"Mentally Deficient" Teen Coerced Into Confession Gets $900K Settlement from St. Clair County

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A screengrab from the recording of Trevon Yates' two-hour interrogation.
  • A screengrab from the recording of Trevon Yates' two-hour interrogation.

Despite the low quality of the interrogation video, it's impossible to miss Trevon Yates' nervousness. The seventeen-year-old fidgets in his chair, alternating between inspecting his fingernails, placing his hands on the table and nodding his head. He seems to be staring at his hands when the door opens. 

The deputy's face has been blurred out in the video, but it's Kenneth McHughes, an investigator with the St. Clair County Sheriff’s Department.  

"What's up, buddy?" McHughes says. 

Yates mumbles back: "What's up?" 

"Not a whole lot," McHughes says. He chuckles and adds, "Just another day in paradise."

For Yates, the next two hours were much closer to hell. According to a federal lawsuit, McHugues and other investigators employed interrogation tactics that crossed legal lines. Among other things, they told the East St. Louis teen — who was later found to lack the mental capacity to understand or waive his Miranda rights — that confessing to an armed robbery would grant him leniency and allow him to avoid prison.

Instead, Yates spent nine months in the St. Clair County Jail before the armed robbery charges were dismissed, unable to pay the $500,000 bond. He was also shamed in the press, including this website, as the perpetrator behind a Belleville, Illinois, "Craigslist assault."  

On Monday, Yates reached a $900,000 settlement with St. Clair County. 

Trevon Yates' mugshot.
  • Trevon Yates' mugshot.
"You can watch the confession unfold," says Locke Bowman, executive director of the Chicago-based Roderick and Solange MacArthur Juvenile Justice Center and one of Yates' attorneys. "Trevon has vulnerabilities that make him very susceptible to suggestion and to having his will overwhelmed. His IQ measures around 60." 

Indeed, footage of the interrogation includes scenes of Yates crying out for his mother and God; at one point, the teen said he would kill himself. The video also appears to show the investigators feeding Yates details of his confession, including how many people were sitting in a car he supposedly robbed on August 12, 2013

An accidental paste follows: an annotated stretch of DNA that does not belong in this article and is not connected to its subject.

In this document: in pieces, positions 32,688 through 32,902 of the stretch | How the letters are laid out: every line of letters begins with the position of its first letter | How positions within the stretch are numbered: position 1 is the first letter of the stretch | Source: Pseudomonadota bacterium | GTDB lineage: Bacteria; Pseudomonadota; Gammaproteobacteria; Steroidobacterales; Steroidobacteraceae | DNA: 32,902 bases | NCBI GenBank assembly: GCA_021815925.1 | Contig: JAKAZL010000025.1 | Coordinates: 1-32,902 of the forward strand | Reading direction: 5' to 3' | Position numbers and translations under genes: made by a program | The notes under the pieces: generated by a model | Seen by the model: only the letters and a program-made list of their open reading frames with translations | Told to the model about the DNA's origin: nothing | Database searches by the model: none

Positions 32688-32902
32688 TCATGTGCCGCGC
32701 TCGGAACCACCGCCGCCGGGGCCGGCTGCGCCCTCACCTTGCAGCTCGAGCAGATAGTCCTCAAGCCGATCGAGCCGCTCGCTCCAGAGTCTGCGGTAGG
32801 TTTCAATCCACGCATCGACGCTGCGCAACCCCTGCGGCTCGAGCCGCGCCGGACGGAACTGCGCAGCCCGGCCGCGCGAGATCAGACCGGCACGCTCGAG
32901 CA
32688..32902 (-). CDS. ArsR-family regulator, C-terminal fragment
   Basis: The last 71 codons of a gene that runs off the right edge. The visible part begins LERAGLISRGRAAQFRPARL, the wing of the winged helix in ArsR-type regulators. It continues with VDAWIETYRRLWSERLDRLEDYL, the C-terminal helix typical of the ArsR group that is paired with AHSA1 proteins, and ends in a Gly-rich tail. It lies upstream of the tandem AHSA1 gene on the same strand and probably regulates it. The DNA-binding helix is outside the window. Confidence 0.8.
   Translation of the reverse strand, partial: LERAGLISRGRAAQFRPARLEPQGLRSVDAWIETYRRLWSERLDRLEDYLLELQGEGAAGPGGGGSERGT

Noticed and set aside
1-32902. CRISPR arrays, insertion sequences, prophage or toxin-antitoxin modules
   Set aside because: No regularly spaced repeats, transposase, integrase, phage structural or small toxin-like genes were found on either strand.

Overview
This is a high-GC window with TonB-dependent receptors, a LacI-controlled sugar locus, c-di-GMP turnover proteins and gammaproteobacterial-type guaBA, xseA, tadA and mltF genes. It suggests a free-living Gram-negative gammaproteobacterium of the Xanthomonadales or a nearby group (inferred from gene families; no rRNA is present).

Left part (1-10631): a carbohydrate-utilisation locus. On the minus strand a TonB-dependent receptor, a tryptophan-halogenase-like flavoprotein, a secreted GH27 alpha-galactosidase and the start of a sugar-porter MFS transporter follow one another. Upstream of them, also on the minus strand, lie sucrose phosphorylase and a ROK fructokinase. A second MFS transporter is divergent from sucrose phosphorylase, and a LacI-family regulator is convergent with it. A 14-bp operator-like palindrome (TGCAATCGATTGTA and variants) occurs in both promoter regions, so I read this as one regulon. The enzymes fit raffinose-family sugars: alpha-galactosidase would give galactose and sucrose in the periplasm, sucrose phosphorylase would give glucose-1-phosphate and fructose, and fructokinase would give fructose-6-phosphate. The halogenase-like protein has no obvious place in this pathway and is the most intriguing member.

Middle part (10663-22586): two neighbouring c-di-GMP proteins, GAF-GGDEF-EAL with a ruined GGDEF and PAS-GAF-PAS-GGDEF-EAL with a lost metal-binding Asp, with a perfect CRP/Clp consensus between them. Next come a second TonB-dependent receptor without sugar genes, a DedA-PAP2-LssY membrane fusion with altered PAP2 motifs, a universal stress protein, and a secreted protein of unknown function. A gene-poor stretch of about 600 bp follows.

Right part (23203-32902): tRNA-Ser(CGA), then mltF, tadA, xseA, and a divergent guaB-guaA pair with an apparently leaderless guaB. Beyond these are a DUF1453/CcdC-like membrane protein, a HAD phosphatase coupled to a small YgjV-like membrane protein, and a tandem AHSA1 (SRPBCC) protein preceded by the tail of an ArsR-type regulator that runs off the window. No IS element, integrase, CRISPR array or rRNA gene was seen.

But Yates didn't even match the description of the suspect. And in June 2014, a psychologist determined that Yates' mental deficiencies “impaired his ability to knowingly waive his constitutional rights," St. Clair County State’s Attorney Brendan Kelly said in an interview with the St. Louis Post-Dispatch. In a later interview, Thomas Ysursa, a lawyer representing St. Clair County, told the Post-Dispatch that the county admits no wrongdoing and still backs the investigators' conduct during Yates' interrogation. (Ysursa did not respond to our request for comment.) 

Bowman tells Riverfront Times that Yates' ordeal is representative of how false confessions are obtained throughout the country. And while investigators are legally allowed to lie in  during these interrogations — for example, telling a suspect that police posses incriminating evidence that doesn't actually exist — these strategies can be easily abused. The result is desperate people confessing to crimes they did not do. 

According to the National Registry of Exonerations,1,669 people have been cleared of criminal charges since 1989. Nearly thirteen percent of those exonerations involved false confessions. 

"This case presents a teachable moment," Bowman says. "The techniques that officers can use, even those they can use legally,  are extremely powerful and they are extremely effective. So if you're going to employ those techniques against a person, you should have good reason to believe person committed the crime." 

Follow Danny Wicentowski on Twitter at @D_Towski. E-mail the author at Danny.Wicentowski@RiverfrontTimes.com


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